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The Medicine: A doctor’s notes (Karen Hitchcock, Black Inc.)

When discussing modern medicine there is a lot to consider. There are the complexities of the doctor/patient relationship. The wellbeing of doctors. How responsible treatment and the law sometimes intersect poorly. Where the responsibility for health and resultant care truly lies. The list goes on. The Medicine, written by doctor and writer Karen Hitchcock, is a comprehensive and detailed exploration of all of the above and more. In less capable hands this book would have been a mess. Instead, it is a thought-provoking and compelling read. The book is structured as a series of short, connected articles, drawing from different periods of Hitchcock’s life. By combining both her personal experiences and professional practice, she probes topics ranging from doctor shortages in rural areas to euthanasia and the use of ‘illicit’ drugs to treat health issues, and dissects shortcomings in both the medical system and on a societal level. Though occasionally the language dips into the more clinical, and once or twice the chosen topics seem slightly tangential to the book’s focus, overall The Medicine is simultaneously accessible, educational and entertaining. While this book may not have all the answers—that would be an impossible goal—Hitchcock raises questions that urgently need to be asked and addressed. Readers who liked Kate Cole-Adams’ Anaesthesia will find much to appreciate in The Medicine.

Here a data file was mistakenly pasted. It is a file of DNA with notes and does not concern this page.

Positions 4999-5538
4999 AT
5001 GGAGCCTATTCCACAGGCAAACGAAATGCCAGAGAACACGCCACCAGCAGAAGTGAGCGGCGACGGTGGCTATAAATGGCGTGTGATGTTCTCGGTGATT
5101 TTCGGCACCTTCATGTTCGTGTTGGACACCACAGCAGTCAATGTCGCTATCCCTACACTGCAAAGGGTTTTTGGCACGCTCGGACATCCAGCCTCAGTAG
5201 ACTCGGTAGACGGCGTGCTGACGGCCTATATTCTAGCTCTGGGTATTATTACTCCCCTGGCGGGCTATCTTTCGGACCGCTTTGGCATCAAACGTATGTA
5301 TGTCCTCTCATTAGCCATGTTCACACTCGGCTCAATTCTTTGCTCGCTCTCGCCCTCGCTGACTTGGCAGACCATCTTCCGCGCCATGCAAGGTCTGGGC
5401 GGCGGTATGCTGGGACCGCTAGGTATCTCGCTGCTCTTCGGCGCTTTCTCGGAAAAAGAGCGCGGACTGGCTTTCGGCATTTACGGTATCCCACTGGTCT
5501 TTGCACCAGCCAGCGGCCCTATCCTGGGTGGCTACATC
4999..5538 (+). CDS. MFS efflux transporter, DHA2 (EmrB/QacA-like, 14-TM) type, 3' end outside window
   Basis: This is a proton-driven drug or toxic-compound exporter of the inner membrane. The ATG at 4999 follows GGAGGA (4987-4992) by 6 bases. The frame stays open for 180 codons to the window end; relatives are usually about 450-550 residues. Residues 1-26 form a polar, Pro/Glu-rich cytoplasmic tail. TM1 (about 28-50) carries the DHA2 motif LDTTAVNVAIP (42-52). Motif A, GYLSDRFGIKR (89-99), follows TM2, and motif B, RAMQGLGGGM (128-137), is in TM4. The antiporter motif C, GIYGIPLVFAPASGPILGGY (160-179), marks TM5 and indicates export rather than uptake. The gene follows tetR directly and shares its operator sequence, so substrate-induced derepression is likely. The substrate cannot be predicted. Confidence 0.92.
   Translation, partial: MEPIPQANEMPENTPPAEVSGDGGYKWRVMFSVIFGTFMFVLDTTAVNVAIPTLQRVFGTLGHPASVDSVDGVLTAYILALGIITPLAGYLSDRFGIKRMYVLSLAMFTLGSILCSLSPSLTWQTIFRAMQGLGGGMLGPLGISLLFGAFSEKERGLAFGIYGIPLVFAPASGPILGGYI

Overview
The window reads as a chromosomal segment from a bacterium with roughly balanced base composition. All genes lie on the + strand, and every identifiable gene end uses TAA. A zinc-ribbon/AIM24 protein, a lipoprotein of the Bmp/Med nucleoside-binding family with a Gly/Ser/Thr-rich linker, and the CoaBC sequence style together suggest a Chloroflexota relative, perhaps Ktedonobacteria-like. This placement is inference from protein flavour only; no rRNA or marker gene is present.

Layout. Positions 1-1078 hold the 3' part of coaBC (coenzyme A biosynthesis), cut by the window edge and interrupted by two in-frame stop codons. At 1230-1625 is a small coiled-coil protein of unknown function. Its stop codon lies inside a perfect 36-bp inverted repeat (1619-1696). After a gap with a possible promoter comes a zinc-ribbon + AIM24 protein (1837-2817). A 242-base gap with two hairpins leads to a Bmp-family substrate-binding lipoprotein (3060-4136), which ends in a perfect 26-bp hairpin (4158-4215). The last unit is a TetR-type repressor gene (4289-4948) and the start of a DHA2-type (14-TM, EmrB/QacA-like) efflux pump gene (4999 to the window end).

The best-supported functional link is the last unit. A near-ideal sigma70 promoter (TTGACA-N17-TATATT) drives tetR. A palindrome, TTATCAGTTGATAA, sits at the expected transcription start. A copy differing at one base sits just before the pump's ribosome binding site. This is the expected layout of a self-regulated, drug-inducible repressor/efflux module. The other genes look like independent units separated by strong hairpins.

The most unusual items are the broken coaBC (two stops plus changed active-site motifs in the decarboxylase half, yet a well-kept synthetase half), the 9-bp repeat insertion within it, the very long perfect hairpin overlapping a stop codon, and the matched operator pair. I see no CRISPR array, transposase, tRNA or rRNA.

Elizabeth Flux is a freelance writer and editor


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